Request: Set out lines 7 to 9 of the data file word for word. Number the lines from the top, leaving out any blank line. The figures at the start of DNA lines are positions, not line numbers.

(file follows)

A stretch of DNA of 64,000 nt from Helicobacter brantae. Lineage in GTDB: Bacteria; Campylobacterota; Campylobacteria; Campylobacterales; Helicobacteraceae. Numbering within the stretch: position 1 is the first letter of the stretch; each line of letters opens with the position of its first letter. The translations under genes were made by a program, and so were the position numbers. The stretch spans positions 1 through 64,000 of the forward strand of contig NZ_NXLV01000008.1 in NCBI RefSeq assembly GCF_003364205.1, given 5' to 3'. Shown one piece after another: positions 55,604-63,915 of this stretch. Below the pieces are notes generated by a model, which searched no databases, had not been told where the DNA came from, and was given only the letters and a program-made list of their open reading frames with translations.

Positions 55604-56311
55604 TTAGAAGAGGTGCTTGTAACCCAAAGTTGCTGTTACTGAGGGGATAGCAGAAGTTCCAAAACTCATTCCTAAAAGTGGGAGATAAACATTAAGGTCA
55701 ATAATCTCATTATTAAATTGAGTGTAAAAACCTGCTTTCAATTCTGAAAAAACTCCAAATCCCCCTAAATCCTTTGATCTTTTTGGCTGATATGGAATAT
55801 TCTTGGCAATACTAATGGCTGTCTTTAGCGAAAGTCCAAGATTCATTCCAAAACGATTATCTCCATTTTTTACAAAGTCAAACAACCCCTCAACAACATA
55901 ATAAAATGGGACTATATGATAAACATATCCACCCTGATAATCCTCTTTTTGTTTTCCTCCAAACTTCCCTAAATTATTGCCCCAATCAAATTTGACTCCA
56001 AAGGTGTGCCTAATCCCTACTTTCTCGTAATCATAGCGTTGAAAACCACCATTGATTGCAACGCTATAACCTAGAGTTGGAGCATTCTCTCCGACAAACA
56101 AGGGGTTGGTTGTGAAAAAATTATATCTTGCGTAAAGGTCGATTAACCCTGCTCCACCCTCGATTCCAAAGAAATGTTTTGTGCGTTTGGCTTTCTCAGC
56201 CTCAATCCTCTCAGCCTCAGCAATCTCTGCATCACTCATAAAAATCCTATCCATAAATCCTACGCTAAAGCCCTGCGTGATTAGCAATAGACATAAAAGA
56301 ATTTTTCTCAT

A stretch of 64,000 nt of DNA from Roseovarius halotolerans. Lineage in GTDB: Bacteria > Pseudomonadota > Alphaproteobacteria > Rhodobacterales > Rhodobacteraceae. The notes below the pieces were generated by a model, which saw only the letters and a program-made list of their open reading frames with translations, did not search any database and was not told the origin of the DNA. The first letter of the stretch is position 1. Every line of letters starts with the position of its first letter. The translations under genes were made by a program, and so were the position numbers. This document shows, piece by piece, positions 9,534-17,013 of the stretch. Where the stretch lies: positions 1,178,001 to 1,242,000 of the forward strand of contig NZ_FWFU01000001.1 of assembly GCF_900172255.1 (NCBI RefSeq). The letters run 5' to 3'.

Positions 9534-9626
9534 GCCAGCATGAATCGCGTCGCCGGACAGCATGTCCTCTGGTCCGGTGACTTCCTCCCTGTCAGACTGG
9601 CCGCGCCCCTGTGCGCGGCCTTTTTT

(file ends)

56001 AAGGTGTGCCTAATCCCTACTTTCTCGTAATCATAGCGTTGAAAACCACCATTGATTGCAACGCTATAACCTAGAGTTGGAGCATTCTCTCCGACAAACA
56101 AGGGGTTGGTTGTGAAAAAATTATATCTTGCGTAAAGGTCGATTAACCCTGCTCCACCCTCGATTCCAAAGAAATGTTTTGTGCGTTTGGCTTTCTCAGC
56201 CTCAATCCTCTCAGCCTCAGCAATCTCTGCATCACTCATAAAAATCCTATCCATAAATCCTACGCTAAAGCCCTGCGTGATTAGCAATAGACATAAAAGA